TPP stages of development
TPP has three stages of development – egg, nymph and adult. All stages are very small (less than 3mm) but can be seen with the naked eye. Adults and nymphs cause injury to plants when feeding.
- Adults resemble small winged cicadas in appearance, but are the size of an aphid (about 3mm long).
- The body is brownish and has white or yellowish markings, and a broad white band on the abdomen.
- Wings are transparent and rest roof-like over the body.
- Nymphs are up to 2mm long, oval shaped and have a flattened scale-like appearance.
- Young nymphs are yellow with a pair of red eyes.
- Older nymphs are greenish, fringed with hairs and have visible wing buds.
- Eggs are less than 1mm long and attached to the plant by a short vertical stalk.
- They are usually laid on the lower surface of leaves or as a halo around the leaf edge.
- Eggs are white when first laid then turn yellow to orange after a few hours.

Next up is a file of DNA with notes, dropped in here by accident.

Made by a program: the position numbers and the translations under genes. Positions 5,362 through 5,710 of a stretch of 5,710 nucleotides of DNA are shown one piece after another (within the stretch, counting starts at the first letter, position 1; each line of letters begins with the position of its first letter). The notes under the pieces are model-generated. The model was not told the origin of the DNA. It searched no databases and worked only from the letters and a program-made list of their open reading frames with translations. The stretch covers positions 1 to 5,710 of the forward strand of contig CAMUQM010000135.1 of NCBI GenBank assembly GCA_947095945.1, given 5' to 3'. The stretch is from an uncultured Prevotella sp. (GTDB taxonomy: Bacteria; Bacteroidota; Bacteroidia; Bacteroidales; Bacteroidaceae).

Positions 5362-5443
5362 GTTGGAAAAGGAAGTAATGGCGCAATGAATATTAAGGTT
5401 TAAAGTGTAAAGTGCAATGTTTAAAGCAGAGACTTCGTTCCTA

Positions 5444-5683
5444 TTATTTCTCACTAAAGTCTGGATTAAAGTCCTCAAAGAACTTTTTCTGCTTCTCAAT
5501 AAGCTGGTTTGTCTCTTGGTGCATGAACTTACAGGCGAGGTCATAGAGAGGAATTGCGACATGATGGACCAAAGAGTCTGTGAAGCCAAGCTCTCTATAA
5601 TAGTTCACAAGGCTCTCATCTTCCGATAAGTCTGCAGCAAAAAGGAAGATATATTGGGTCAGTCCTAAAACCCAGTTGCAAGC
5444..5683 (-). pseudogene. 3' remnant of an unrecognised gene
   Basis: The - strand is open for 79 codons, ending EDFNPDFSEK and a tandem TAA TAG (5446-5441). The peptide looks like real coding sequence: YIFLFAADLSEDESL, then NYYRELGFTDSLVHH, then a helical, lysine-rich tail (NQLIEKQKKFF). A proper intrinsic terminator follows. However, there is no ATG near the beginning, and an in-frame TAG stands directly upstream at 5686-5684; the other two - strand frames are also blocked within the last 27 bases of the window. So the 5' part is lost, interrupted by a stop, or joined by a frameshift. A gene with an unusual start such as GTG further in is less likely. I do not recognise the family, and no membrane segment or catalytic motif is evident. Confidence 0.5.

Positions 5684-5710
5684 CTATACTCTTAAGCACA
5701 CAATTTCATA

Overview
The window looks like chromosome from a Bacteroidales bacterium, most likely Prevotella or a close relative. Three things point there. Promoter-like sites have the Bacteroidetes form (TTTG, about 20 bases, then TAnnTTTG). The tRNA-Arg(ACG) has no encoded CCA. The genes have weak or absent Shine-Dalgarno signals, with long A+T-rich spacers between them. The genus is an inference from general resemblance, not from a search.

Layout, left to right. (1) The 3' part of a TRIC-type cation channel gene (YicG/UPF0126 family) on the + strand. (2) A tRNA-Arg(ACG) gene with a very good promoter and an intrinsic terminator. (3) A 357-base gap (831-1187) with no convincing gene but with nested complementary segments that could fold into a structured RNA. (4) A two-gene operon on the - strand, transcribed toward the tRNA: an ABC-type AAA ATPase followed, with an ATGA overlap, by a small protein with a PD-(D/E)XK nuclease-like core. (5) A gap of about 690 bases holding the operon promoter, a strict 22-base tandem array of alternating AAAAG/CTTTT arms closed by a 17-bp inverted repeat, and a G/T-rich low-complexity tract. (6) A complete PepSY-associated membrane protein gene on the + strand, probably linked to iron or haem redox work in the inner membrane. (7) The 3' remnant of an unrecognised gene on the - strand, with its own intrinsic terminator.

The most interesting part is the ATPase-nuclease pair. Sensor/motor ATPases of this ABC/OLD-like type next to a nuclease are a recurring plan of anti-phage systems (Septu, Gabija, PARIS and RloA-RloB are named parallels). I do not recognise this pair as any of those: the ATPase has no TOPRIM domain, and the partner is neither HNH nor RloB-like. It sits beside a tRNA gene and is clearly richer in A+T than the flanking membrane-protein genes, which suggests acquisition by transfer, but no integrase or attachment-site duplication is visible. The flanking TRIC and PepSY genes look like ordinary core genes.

TPP can carry the CLso bacterium, associated with 'zebra chip' disease in potatoes.
Signs and symptoms of TPP
Commercial and residential growers of host crops should regularly check for signs of TPP.
- Insect life stages on the underside of leaves and signs of leaf damage in host plants
- Adult psyllids jumping from foliage when disturbed
- Stunting and yellowing of growth tips in host plants
- Yellowing or purpling of leaf margins
- 'Cupping' or upward curling of leaves
- Severe wilting of plants caused by high numbers of psyllids feeding
- ‘Psyllid sugars’ - white sugar-like granules excreted by adults and nymphs, which coats leaves and stems, and leads to growth of sooty mould
- Stem death symptoms similar to other potato and tomato disorders
Check and report
Commercial vegetable growers and home gardeners should check for signs of TPP and report anything unusual to the Department of Primary Industries and Regional Development.